top of page
  • White Facebook Icon
  • White Twitter Icon
Tonight's Sky-Watch

  Visible Planet-Watch

Mercury - May be visible in the early morning hours.

Venus - Is currently visible for viewing in the morning hours.

Mars - May be visible in the early morning hours.

Jupiter - is visible in the night sky

Saturn - May be visible the early evening.

Uranus - Is visible until the early evening.

Neptune - Is visible until the late evening.


New Moon occurs February 9, at 15:00 hrs. P.T., 23:00 hrs. U.T. 

First Quarter Moon occurs February 16, at 07:02 P.T., 15:02 hrs. U.T. 

Full Moon occurs February 24, at 04:31 P.T., 12:31 hrs. U.T.

Last Quarter Moon occurs March 3, at 07:24 hrs. P.T., 15:24 hrs. U.T.

New Moon occurs March 10, at 02:01 hrs. P.T., 10:01 hrs. U.T. 

  This lunar cycle occurs on February 9, at 15:00 PT. through March 10, at 02:01 hrs. P.T.

   February Event-Watch

February 20 – Moon and Pollux

In the eastern sky starting after dusk on Tuesday evening, February 20, the bright, nearly full moon will shine ~1.7 degrees to the lower right (or celestial south) of the bright star Pollux in Gemini. Pollux’ slightly fainter twin, the double star Castor will sparkle above them. As the trio crosses the sky during the night, the eastward orbital motion of the moon will carry it farther from Pollux, while the diurnal rotation of the sky will rotate Gemini’s stars to the moon’s right.

February 21 – The Winter Albireo

The star 145 CMa (also designated HR2764 and HIP35210) is sometimes referred to as the “Winter Albireo” (the famous-colored double that marks Cygnus’ head). This beautiful, but underrated double star sits low in Canis Major, 3.5° northeast of the naked-eye star Wezen. 145 CMa features deep colors of bright citrus or orange (mag 4.8) and royal blue (mag 6.9), separated by a generous 26.8 arc-seconds. It reaches its highest point over the southern horizon at about 9 p.m. local time in late February.


February 22 - Venus and Mars 

One of 2024’s closest planetary conjunctions will occur on the mornings surrounding Thursday, February 22. The brilliant planet Venus’ return sunward will carry it only 0.6° to the upper left (or celestial north) of far fainter Mars. They’ll be close enough together to share the view in a backyard telescope from Monday to Saturday, with Venus approaching Mars from the upper right (celestial west) before Thursday, and then sliding to Mars’ lower left (celestial east) afterward, though your telescope may flip and/or mirror the image. Binoculars will capture the pair easily, too. Sky watchers closer to the tropics will see Mars more easily.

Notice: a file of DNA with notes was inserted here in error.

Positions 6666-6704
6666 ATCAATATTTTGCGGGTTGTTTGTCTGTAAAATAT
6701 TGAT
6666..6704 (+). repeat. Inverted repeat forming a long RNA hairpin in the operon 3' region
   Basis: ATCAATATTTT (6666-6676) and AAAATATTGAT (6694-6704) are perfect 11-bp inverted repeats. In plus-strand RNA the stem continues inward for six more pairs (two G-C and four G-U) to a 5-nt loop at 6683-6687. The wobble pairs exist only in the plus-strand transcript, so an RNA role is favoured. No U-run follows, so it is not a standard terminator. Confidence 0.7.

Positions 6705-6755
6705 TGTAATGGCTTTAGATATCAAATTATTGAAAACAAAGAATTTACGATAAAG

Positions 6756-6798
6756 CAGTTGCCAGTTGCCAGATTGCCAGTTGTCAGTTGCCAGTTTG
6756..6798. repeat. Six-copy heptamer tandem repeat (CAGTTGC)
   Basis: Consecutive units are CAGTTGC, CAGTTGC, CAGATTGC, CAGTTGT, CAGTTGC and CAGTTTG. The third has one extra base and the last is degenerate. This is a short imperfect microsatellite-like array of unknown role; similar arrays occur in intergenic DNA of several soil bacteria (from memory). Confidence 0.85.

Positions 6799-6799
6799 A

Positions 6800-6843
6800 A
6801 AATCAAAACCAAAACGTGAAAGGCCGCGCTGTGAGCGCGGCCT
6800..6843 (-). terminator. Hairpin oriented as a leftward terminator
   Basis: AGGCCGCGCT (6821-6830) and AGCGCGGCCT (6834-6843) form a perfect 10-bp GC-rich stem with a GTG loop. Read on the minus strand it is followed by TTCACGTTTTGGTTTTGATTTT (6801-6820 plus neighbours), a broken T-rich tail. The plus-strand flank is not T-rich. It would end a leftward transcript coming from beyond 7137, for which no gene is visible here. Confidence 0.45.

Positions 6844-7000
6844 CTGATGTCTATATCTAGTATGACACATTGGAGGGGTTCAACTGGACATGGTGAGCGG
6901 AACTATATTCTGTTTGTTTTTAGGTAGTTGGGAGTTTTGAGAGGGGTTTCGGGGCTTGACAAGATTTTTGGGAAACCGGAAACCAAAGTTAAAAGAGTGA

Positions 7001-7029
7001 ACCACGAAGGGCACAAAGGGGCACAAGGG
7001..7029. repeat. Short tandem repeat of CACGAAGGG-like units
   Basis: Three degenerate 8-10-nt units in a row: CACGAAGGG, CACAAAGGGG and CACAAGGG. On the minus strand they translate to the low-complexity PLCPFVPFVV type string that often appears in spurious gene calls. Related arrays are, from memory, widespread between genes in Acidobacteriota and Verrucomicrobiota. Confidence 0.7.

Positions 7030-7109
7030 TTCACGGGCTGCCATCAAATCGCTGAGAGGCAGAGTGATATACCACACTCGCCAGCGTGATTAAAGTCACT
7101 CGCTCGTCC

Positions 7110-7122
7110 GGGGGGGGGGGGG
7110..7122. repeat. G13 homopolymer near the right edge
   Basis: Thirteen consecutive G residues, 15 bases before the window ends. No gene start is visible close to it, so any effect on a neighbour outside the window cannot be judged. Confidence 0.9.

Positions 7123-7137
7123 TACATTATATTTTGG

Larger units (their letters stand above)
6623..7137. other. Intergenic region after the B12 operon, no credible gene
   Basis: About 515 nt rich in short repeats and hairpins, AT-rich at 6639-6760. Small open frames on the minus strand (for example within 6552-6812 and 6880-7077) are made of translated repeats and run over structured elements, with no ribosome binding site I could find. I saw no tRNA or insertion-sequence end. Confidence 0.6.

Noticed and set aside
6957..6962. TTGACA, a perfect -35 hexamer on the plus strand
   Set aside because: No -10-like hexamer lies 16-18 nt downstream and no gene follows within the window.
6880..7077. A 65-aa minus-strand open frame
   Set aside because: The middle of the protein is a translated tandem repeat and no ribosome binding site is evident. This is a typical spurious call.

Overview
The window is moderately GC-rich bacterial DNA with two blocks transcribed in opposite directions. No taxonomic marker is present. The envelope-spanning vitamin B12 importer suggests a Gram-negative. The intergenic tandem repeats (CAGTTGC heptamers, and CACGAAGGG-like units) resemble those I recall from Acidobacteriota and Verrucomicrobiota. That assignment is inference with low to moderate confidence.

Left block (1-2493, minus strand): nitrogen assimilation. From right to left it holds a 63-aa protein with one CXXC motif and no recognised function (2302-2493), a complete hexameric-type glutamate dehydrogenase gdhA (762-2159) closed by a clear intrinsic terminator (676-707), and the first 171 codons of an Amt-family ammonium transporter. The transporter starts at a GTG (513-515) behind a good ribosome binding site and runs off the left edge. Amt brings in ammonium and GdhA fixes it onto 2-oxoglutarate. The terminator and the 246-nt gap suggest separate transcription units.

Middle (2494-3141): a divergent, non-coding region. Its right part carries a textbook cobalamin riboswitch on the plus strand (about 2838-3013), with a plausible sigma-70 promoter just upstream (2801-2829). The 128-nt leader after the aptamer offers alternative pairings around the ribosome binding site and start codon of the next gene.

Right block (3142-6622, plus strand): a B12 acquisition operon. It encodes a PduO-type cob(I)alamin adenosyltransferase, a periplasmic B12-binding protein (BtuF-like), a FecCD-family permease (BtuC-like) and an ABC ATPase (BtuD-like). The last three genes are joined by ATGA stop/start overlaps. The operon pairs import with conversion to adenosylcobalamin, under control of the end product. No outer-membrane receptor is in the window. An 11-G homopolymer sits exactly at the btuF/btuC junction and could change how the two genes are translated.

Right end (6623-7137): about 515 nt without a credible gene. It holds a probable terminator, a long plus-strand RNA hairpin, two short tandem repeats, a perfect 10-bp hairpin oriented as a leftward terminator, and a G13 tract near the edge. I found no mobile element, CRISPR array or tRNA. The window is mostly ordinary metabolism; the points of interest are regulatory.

February 23 Reiner Gamma Lunar Swirl

Oceanus Procellarum is the large, dark mare region near the western (left-hand) limb of the moon. The Reiner Gamma Lunar Swirl is a small, high-albedo area located just inside the western edge of Procellarum, due north of the dark crater Grimaldi and due west of the bright, rayed crater Kepler. It is best seen a night or two after the moon’s full phase. The 18 mile or 30 km diameter crater Reiner is located east-southeast of Reiner Gamma. The swirl is composed of ancient lunar basalt that has not been darkened by weathering, likely due to protection from cosmic rays by a strong localized magnetic field - the swirl has one of the strongest magnetic anomalies on the moon! At high magnification, its complex, swirling shape can be discerned.


February 24 – Full Snow Moon

The February full moon will occur on Saturday, February 24 at 7:30 a.m. EST, 4:30 a.m. PST, or 12:30 UT. In the Americas the moon will appear almost full on both Friday and Saturday evening. The indigenous Anishnaabe (Ojibwe and Chippewa) people of the Great Lakes region call the February full moon Namebini-giizis “Sucker Fish Moon” or Mikwa-giizis, the “Bear Moon”. For them it signifies a time to discover how to see beyond reality and to communicate through energy rather than sound. The Algonquin call it Wapicuummilcum, the “Ice in River is Gone” moon. The Cree of North America call it Kisipisim, the “the Great Moon”, a time when the animals remain hidden away and traps are empty. For Europeans, it is known as the Snow Moon or Hunger Moon. Because this full moon will occur only 26.5 hours before the moon’s apogee, its greatest distance from Earth this month, it will look about 7% smaller than average – making it the opposite of a supermoon and the smallest full moon of 2024.

   Notable Planet-Watch

Venus is 10° above the horizon as Nautical Twilight begins (Morning).

Mars is 2.0° above the horizon as Nautical Twilight begins.

Saturn is 9.0° above the horizon as Nautical Twilight ends (Evening).

Neptune is 28.0° above the horizon as Nautical Twilight ends.

Venus and Mars  will be 1° a part by 22-Feb this week.

Uranus currently lagging Jupiter by 11° this month.

Jupiter currently lagging Neptune by 41° this month.

Neptune is currently lagging Saturn by 19° this month.


These are comets to watch as they are making a close approach to our solar system.


12P/Pons-Brooks -

Currently at 7.4 magnitude, is located in the constellation of Lacerta, at a distance of 272,949,939 kilometers from Earth.

Comet 62P/Tsuchinshan -

Currently at 9.2 magnitude, is located in the constellation of Virgo, at a distance of 75,360,380 kilometers from Earth.

Comet 144P/Kushida -

Currently at 10.8 magnitude, is located in the constellation of Taurus, at a distance of 111,226,149 kilometers from Earth.

Updated on February 26, 2024

As of July 2022

UTC Time
Pacific Time
Event Description
Last Quarter of the Moon
Venus is 5.4°N of Moon
22:30 (7-Feb)
Mars is 4.2°N of Moon
New Moon
Moon at perigee: 358,100 km (222,513 mi.)
Jupiter is 3.2°S of Moon
First Quarter of the Moon
Pleiades is 0.6°N of Moon
Mars is 0.6°N of Venus
Full Moon
Moon at Apogee: 406,300 km (252,463 mi.)
bottom of page